Aboriginal stories told through animation
The Guardian Series shows how animation can share indigenous culture, language
When it comes to passing on indigenous stories, Doug Cuthand and Randy Morin say using stop-motion animation can tap into younger generations.
They stopped by the Saskatoon Public Library last week as part of Aboriginal Storytellers Month.
"I think the beauty of animation is you are really not limited by the physical world around you," said Cuthand, who is an independent film producer, writer and journalist.
"Younger people, they look to their imagination more. They are able to use their imagination and try to get, tell the stories through different ways."
Cuthand added that through animation, bringing in the special effects needed to tell many indigenous stories is much more affordable.
"I think animation does lend itself well to a lot of these traditional stories that may require special effects or special animals or creatures that talk, that kind of thing," he said.
[The kids] feel really proud to hear their language.- Randy Morin, Cree voice actor
Cuthand and Morin were involved in the Guardians Evolution series, a claymated series broadcast on APTN Kids. The show is in both Cree and English.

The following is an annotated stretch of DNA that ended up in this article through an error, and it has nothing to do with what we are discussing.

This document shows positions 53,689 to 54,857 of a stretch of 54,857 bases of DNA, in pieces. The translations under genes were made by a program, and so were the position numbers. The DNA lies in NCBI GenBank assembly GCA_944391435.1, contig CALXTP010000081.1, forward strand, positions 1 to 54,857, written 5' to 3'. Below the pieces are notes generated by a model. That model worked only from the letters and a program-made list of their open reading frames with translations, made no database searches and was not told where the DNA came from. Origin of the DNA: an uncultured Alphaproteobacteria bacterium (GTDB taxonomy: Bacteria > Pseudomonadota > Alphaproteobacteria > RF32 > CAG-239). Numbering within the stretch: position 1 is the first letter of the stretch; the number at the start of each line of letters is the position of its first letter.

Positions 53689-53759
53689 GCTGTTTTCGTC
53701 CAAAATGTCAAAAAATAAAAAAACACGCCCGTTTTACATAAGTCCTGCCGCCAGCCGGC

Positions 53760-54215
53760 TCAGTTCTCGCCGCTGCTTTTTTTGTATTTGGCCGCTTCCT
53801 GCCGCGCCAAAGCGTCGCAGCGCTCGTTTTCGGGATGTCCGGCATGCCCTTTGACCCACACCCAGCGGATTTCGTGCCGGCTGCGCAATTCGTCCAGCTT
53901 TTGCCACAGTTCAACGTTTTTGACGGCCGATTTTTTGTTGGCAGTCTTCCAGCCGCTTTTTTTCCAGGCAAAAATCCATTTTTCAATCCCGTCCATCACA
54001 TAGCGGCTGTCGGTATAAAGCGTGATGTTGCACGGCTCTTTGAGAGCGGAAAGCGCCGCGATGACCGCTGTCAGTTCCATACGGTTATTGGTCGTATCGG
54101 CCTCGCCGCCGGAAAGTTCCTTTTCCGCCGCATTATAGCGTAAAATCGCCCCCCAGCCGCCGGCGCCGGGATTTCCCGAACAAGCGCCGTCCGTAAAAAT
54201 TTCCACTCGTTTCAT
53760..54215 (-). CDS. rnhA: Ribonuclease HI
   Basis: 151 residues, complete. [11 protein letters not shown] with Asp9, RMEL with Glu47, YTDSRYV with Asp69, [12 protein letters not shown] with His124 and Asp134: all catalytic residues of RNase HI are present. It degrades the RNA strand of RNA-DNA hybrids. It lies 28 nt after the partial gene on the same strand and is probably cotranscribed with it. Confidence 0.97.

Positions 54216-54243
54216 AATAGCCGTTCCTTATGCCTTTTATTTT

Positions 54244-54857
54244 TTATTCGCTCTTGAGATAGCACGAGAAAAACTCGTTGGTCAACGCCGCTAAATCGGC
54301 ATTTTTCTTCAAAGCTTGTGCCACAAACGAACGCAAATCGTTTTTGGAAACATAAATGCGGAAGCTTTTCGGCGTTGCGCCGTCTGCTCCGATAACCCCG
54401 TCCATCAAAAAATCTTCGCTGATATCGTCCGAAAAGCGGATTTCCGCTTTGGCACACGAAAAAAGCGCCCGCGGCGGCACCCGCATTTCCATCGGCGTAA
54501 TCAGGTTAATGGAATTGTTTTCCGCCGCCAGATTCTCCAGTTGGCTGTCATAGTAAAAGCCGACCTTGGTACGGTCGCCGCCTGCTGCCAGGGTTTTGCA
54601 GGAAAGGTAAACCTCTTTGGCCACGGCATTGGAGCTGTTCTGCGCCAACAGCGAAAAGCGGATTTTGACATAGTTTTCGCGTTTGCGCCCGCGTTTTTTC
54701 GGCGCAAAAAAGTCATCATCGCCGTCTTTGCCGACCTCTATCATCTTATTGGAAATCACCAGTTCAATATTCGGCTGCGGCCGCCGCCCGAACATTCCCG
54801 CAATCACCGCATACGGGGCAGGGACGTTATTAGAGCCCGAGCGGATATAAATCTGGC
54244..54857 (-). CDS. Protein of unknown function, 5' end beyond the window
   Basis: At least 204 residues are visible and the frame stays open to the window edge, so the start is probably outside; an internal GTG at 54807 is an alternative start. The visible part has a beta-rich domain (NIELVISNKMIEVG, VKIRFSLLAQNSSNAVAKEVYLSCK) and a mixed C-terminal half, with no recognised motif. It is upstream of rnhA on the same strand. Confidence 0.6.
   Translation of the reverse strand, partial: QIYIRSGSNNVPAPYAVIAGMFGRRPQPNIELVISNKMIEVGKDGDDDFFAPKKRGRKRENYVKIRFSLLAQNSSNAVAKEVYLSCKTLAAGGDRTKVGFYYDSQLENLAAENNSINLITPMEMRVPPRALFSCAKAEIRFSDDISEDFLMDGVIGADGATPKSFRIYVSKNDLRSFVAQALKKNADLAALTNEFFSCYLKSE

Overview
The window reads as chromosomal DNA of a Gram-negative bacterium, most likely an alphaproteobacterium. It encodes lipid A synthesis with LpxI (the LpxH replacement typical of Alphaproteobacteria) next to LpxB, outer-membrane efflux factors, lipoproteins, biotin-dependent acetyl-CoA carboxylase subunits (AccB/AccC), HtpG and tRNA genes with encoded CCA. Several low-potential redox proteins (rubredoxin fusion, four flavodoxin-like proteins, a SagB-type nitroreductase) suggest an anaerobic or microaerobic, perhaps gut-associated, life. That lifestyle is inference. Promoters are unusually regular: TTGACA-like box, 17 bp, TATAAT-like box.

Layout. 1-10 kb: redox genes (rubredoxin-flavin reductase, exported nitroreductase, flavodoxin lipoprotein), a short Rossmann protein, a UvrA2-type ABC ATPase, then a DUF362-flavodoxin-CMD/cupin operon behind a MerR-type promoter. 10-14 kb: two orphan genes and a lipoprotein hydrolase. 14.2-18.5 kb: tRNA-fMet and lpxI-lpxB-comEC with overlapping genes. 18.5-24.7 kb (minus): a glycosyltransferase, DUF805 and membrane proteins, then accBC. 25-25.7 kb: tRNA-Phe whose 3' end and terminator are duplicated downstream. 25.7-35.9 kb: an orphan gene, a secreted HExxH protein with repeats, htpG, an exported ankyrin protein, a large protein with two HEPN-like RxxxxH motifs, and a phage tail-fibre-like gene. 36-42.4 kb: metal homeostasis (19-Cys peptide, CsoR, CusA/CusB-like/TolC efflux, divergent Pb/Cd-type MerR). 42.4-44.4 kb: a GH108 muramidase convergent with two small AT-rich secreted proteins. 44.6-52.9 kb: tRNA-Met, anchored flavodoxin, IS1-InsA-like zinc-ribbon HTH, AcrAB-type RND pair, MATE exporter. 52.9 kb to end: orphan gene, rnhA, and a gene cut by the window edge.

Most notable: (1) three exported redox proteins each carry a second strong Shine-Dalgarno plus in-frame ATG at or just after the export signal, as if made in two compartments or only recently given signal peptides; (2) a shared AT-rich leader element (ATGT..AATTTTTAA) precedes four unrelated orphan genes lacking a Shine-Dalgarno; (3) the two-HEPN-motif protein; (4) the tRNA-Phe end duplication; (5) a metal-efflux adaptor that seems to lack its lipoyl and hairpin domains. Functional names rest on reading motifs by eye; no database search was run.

"[The kids] feel really proud to hear their language. A lot of them don't understand the language but with subtitles they can understand what's going on," Morin said.
"I think there needs to be more productions like this both in Cree and English, especially in Canada and with all the indigenous languages, because we are losing them really fast and it's a good way to retain them."
Morin provided many of the voices in the show, but he said they also scoured the province to find other Cree speakers. Some characters in the show are indigenous, but others are from Nordic countries and France.
"A lot of these people are coming from reserves who have never, ever acted and it was very hilarious to see them try to mimic the [different] dialects in Cree, like French Cree, so it's hilarious," he said with a laugh.
They added that television and animation is a global industry and there has been interest from broadcasters around the world in indigenous stories.
"The world is paying attention now," Cuthand said.